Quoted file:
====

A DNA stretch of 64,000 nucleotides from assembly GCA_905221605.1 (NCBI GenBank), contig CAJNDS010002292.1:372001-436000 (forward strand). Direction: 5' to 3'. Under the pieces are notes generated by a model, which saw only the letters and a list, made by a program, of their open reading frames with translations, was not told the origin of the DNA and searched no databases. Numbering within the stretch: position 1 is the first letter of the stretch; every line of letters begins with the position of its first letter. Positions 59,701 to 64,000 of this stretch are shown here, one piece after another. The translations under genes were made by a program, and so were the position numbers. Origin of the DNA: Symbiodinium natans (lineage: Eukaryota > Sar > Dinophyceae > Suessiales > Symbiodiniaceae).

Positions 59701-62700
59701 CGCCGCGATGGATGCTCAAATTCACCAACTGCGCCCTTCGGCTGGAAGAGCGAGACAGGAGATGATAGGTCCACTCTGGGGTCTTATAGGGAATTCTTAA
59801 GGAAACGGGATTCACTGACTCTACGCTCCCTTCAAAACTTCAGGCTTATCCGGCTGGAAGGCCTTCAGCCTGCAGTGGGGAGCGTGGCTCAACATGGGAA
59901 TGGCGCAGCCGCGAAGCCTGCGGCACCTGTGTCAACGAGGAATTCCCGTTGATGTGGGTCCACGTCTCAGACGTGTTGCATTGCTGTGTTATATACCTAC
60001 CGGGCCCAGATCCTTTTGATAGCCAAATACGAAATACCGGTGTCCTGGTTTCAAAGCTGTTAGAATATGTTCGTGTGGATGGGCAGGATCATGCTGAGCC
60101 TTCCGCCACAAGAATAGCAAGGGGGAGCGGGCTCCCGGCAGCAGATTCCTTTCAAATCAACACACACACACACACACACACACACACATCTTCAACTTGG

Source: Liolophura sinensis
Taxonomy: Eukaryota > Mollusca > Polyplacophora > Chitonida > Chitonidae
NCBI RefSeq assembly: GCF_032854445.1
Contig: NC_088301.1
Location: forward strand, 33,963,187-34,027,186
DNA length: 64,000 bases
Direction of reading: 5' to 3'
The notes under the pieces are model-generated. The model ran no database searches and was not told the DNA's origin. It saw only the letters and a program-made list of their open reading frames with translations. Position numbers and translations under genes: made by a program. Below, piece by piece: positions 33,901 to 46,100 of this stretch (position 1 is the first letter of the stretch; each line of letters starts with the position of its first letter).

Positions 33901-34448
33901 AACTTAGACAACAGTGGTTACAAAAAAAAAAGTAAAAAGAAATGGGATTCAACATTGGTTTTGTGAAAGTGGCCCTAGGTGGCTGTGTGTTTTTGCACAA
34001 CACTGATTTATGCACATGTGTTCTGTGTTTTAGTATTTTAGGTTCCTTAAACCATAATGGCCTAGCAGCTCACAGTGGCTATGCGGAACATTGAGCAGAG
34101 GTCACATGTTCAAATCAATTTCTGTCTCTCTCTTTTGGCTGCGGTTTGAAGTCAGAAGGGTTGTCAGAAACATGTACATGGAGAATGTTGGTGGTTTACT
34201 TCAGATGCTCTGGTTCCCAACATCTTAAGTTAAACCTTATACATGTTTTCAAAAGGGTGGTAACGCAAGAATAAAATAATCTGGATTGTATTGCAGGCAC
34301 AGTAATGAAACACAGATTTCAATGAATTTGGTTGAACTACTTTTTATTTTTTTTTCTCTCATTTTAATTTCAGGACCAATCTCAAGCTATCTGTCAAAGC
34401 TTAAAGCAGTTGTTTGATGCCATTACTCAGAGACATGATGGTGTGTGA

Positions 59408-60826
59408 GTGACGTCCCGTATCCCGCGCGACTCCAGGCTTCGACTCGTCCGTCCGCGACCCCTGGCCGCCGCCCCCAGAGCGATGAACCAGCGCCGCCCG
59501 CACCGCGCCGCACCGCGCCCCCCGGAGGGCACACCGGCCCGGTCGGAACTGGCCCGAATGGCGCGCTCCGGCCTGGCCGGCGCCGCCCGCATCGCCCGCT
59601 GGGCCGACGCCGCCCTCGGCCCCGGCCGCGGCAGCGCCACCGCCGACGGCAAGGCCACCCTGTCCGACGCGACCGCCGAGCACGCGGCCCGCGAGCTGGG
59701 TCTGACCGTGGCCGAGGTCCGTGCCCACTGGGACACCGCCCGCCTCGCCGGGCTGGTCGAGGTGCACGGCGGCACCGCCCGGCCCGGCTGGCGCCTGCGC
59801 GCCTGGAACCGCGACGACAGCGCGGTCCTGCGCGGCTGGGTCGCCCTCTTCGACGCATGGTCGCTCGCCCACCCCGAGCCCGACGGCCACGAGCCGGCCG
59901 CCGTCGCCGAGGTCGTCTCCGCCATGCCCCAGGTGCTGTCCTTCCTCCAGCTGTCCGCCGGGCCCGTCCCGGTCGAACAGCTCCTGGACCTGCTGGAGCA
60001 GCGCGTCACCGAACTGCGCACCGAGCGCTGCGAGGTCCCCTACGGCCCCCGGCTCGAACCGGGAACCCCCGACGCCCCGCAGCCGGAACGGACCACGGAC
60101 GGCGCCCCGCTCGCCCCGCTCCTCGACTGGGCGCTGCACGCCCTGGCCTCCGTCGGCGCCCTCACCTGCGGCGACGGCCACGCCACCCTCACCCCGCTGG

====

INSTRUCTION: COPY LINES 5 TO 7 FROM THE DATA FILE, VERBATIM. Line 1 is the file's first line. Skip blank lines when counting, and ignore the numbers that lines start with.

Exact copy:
59901 TGGCGCAGCCGCGAAGCCTGCGGCACCTGTGTCAACGAGGAATTCCCGTTGATGTGGGTCCACGTCTCAGACGTGTTGCATTGCTGTGTTATATACCTAC
60001 CGGGCCCAGATCCTTTTGATAGCCAAATACGAAATACCGGTGTCCTGGTTTCAAAGCTGTTAGAATATGTTCGTGTGGATGGGCAGGATCATGCTGAGCC
60101 TTCCGCCACAAGAATAGCAAGGGGGAGCGGGCTCCCGGCAGCAGATTCCTTTCAAATCAACACACACACACACACACACACACACACATCTTCAACTTGG